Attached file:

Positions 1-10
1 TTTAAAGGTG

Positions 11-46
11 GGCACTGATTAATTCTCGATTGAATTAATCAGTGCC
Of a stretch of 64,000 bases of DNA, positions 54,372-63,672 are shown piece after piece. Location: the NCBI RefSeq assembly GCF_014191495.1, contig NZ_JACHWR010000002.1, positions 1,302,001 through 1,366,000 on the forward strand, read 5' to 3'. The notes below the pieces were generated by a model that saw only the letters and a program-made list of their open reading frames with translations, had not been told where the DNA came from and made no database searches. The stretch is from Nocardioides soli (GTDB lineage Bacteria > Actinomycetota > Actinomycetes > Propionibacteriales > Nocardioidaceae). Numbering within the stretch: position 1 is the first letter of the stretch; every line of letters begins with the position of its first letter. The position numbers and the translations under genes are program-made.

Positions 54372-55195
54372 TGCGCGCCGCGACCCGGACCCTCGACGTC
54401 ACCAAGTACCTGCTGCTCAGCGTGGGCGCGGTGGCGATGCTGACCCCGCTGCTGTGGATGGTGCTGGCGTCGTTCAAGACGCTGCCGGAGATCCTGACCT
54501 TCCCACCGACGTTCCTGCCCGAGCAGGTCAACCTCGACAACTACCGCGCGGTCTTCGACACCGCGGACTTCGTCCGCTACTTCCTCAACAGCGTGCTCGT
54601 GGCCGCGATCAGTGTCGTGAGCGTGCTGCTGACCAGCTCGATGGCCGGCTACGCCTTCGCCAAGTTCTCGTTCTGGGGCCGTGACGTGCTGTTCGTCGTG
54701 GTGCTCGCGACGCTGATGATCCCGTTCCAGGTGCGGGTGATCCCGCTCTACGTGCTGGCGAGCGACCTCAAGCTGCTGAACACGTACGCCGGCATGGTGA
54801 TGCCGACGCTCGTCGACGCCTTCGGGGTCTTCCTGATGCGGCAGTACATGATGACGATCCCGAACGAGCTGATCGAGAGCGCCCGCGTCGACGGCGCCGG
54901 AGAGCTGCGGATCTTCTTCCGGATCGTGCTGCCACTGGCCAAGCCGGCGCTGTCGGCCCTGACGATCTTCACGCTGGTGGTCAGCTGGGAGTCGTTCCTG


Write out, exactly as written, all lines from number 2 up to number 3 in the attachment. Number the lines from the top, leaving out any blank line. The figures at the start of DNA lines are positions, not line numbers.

1 TTTAAAGGTG

Positions 11-46